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for instance the bladder, loops of intestine, or theomentum. Cadeac found in a unilateral inguinal rupture the size ofa childs head on the right side, the entire intestinal tract and on theleft side the omentum, the spleen, uterus and the bladder. An 390 HERNIAL RUPTURE inguinal hernia in the l)itch if it is of any size is easily recognized (Fig.128). It is found in the posterior part of the mammary gland, an enlarge-ment varying in size, elastic, painless, with no increase of the local tem-perature. When the animal is placed on her back, it either returns toits normal position by natural gravitation or else it is reduced with verylittle manipulation. On the return of the contents of the hernial sac theabdominal ring is found to be very much dilated above normal. Inrare instances it may be found impossible to reduce the hernia entirely,and this is found to be due to certain adhesions of the abdominal contentsto the pouch or else to a pregnant uterus; in the latter case the fcBtus can

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Fig. 128.—Inguinal hernia of bitch. easily be detected by manipulation. In certain cases where there is adoubt as to the exact nature of an enlargement in the position of inguinalhernia, if it is the uterus in the sac, on introducing the finger into thevagina, that is found to be elongated and deviated to one side, due tothe stretching and weight of the uterus, and it is also found that it isimpossible to reach the os uteri with the end of the finger. In very rarecases when the round ligament of the uterus (false inguinal hernia) isgreatly hypertrophied, it might be possible to mistake it for inguinalhernia. (False inguinal hernia.) As a rule inguinal hernia in the bitchis rarely involved in strangulation, and if s^hc should be in whelp, shehas her puppies without trouble. A bitch affected with inguinal hernia nuist be carefully fed, avoiding UMBILICAL HERNIA 391 food that is hard to digest, or has a tendency to cause flatulence or to con-stipate. If it becomes necessary to remove t

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Image from page 224 of “The New York Tribune’s history of the United States, from the discovery of America until the present time, with a pocket atlas of the world, containing colored maps of each state and territory in the United States, with statistics
Chicago
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Identifier: newyorktribunesh00hass
Title: The New York Tribune’s history of the United States, from the discovery of America until the present time, with a pocket atlas of the world, containing colored maps of each state and territory in the United States, with statistics showing products and resources of the various states; also, maps of every country in the world
Year: 1887 (1880s)
Authors: Hassard, John R. G. (John Rose Greene), 1836-1888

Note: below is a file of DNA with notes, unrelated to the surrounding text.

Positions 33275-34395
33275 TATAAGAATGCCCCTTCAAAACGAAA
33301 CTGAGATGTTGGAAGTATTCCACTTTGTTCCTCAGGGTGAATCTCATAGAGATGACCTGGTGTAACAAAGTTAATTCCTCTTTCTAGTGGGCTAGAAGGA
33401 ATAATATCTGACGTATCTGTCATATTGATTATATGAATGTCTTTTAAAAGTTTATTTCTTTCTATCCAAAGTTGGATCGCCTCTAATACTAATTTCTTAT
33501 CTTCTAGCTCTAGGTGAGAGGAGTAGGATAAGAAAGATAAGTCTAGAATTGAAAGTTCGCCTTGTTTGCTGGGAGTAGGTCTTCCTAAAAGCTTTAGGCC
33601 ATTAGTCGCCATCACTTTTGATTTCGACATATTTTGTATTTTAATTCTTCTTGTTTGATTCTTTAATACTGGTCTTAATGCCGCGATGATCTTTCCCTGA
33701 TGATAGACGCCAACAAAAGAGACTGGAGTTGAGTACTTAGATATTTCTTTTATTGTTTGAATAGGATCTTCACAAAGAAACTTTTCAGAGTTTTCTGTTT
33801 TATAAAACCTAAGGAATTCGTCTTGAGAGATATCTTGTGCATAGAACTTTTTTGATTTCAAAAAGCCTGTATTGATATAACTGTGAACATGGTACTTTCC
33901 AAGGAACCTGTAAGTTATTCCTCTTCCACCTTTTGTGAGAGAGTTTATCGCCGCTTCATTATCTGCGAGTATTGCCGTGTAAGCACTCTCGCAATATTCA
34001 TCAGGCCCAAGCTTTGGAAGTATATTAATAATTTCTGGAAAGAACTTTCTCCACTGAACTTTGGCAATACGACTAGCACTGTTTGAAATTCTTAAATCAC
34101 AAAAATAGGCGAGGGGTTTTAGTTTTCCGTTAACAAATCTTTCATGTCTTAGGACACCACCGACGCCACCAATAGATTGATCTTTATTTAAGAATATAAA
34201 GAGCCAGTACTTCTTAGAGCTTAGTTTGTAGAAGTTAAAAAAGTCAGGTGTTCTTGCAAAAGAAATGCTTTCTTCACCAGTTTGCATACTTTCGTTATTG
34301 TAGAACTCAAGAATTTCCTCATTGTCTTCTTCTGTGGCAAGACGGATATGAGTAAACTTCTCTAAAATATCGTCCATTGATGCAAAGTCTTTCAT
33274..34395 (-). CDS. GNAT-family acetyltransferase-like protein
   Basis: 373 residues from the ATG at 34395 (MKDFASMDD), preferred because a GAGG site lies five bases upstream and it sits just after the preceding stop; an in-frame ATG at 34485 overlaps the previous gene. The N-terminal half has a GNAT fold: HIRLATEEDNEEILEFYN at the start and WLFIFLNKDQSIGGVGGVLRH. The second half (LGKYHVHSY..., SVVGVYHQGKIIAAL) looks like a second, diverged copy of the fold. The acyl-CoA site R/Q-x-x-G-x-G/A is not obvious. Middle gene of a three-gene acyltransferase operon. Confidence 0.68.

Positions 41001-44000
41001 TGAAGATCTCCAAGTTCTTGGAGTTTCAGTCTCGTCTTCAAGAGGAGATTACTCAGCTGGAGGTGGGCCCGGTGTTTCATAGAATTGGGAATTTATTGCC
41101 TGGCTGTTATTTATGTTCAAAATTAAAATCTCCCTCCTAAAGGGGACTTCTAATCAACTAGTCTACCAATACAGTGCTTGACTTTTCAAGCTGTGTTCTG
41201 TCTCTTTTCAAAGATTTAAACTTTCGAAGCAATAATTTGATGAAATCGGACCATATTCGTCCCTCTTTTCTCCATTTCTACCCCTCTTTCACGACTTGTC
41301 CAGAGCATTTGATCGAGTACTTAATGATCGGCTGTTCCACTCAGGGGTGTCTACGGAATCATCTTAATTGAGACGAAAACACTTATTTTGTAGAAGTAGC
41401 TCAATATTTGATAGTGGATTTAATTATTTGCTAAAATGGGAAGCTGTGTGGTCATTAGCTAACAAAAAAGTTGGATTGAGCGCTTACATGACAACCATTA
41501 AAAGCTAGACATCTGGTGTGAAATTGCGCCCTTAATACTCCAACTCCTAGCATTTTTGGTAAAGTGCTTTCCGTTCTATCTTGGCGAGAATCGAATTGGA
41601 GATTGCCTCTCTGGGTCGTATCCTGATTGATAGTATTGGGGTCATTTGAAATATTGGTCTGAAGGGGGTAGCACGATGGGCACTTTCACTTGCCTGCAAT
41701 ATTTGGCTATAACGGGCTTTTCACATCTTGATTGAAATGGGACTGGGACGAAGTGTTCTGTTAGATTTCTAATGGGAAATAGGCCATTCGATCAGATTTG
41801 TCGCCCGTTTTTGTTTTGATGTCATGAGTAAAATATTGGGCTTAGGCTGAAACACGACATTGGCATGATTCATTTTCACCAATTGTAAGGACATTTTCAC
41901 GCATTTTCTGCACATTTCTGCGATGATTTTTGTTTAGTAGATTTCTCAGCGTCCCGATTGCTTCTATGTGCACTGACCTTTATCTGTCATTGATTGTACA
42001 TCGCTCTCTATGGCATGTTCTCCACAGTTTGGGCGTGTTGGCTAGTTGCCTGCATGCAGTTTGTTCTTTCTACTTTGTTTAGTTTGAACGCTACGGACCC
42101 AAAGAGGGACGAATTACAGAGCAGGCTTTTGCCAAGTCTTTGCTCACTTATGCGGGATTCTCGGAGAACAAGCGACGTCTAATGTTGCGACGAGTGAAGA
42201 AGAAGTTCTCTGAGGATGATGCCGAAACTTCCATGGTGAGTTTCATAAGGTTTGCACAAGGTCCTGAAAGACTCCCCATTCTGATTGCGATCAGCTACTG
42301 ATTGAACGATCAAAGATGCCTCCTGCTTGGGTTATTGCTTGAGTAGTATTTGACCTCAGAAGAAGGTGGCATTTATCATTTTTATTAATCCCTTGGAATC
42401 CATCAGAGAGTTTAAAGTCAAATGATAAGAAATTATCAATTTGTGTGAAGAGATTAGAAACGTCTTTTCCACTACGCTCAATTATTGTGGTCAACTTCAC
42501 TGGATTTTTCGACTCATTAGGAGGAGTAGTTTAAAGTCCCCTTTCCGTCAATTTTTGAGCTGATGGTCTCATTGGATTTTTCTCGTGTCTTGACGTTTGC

Subjects: Atlases
Publisher: Chicago, Rand, McNally

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t average value of ; oxen and other cattle,January, 1884, 520,000, valued at ,840,000. Stringent laws to protect from encroachments by whites. Theycan hold land only by marrying into one of the tribes. Recentofllcial reports give Indian population about 80,000: Cherokees,20.000; Choctaws, 16,500; Creeks, 14,500; Chickasaws, 7,000; Semi-noles, 2,500; Osages, 2,390; Cheyennes, 3,298; Arapahoes, 2,676;Kiowas, 1,120; Pawnees, 1,438: Comanches, 1,475. No Territorial government has as yet been organized, owing todifferences in the views of Congress and the tribes. For eachagency, a deputy is appointed by the President to represent theunited States, but each tribe manages its own internal affairs.Mostof tlie tribes governed by chiefs. Of first five tribes, 83,6.50 can read, and have 16,200 houses, 196Bchools, and 8,250 pupils. Expended from tribal funds for educa-tional purposes, 6,856; from government appropriation forfreedmen, ,500. ATLAS OF THE WORLD. 151 MAP OF INDIAN TERRITORY.

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16» ATLAS OF THE WOULD. COLORADO. Kol-o-rahdo. •♦ Centennial State. Part of Louisiana purchase of 1803. First explored by VaequtaCoronado under the Spanish, 1540. First expedition sent out byUnited States Government, under Major Pike, 1806; a second undercommand of Col. S. H. Long, 18-20, and in 1842-44, Gen. John C.Fremont made his celebrated trip across the Rocky Mountains.First settlements made by miners, 1858-9; formed from parts ofKansas, Nebraska, Utah and New Mexico ; organized as a Ter-ritory, February, 1861; admitted August 1,1876. Area, 103,925 square miles ; lengm, 380 miles ; breadth, 280miles ; principal rivers. North and South Platte, Arkansas, Snake,White and Green. Number counties, 40. Temperature at Denver:winter, 25° to 37° ; summer. 72° to 74°. Rainfall of the Stale from15 to 20 inches, falling mostly between May and Julv. Five United States laud districts, with offices at Oenver, Pueblo,Falrplay, Lake City and Central City. Denver, capital and metrop-olis,